The hammered dulcimer - Video
The moment that a player lifts the hammers and strikes the strings, music is there.
Have you seen this musical instrument before? (Fig.1) A percussive stretched-string instrument that needs a hammer to strike, an instrument that reveals the astonishing diversity of the world's music？This instrument is called the hammered dulcimer.
On the Map of the distribution of the hammered dulcimer and possible routes of dissemination given by Grove Music Online (Fig.2), the route of dissemination overlaps with the Silk Road. (Fig.3) For many centuries, the Silk Road, the network of trade routes that connected the East and the West, was central to cultural interaction between the regions. With the evolution of history, many countries have experienced prosperity and decline, many regions have merged and split, but the trade network has never stopped contributing to cultural exchanges. It may lead us to the possibility that this instrument traveling along the Silk Road with people, was used to make some of the first "world music" jam sessions and was developed together with the trade of silk and porcelain on the journey. Now, let us explore the uniqueness of the various hammered dulcimer along the Silk Road together.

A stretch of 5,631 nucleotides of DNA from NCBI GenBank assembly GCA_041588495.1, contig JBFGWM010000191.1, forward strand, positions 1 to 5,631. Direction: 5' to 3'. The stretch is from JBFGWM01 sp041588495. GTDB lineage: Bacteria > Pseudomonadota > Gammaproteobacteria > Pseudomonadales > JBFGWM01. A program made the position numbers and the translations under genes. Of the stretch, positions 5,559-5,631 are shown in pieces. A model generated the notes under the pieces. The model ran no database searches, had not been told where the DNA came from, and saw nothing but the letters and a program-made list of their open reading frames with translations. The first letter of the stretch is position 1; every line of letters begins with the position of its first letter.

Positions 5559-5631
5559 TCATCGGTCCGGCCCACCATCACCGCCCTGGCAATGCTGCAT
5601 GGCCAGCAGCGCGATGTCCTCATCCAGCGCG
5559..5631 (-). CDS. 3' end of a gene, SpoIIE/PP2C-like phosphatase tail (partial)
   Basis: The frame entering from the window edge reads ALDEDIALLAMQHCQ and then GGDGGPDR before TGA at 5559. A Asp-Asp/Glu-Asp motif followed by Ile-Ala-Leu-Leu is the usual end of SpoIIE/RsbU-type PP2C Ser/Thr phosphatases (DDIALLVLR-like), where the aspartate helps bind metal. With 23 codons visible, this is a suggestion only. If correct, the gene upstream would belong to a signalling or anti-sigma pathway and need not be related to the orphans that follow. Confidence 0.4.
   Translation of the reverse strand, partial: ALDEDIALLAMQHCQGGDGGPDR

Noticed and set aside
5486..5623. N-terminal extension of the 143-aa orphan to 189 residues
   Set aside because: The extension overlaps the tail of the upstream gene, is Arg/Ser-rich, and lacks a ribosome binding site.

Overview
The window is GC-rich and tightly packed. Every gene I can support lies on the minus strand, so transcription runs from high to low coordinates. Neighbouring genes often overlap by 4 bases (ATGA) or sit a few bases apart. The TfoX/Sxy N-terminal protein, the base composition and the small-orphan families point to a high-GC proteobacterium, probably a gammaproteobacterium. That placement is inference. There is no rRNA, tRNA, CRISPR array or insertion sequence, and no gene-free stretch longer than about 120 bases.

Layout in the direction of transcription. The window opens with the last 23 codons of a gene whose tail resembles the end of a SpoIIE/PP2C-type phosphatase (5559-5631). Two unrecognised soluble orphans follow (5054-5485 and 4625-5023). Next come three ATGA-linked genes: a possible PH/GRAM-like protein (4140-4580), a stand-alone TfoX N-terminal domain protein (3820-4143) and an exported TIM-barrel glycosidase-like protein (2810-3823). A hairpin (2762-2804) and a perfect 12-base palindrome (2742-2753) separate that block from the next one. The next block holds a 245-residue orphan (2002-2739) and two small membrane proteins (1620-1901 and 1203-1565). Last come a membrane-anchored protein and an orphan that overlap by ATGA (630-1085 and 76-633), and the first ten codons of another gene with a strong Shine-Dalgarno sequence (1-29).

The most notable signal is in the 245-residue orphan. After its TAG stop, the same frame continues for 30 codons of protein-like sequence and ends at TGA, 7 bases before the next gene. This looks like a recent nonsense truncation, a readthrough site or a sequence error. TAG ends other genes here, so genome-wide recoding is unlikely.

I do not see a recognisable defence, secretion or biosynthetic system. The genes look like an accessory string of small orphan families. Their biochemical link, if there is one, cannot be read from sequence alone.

According to the Grove Music Online, the hammered dulcimer has been known by dozens of different names. (Fig.4) The various names can be classified into different families and also convey some of the character of the instrument such as structure, material, and even usage scenarios within each culture.
About the origin of this instrument, due to the great age, the academic circle has not yet reached a unified conclusion. Among all the statements, the prototype of santur can be seen as the earliest. Santur (Fig.5) is the Persian term in the areas that are influenced by Persian culture such as Egypt, Georgia, Greece and India. Its history can be traced back to iconographical documents of ancient Babylonian (1600–911 BCE) and neo-Assyrian (911–612 BCE) eras. Around the sixth century BC (Fig.6), santur already appeared among the instruments in the orchestra of Nebuchadnezzar. (Fig.7) Today in Iran, santur is still an important instrument in the traditional orchestra. It is also used in motrebi (music for entertainment), but almost never in folk music. It is made of walnut wood. The sides of the trapeziform case form an angle of 45° to the wider end. The players hold two light hammers (mezrāb) in three fingers of each hand (Fig.5.1). Now let’s hear a piece of Iran Santur music. (https://www.youtube.com/watch?v=-0eeq0kphY8 https://www.youtube.com/watch?v=hbcHmXcww-k）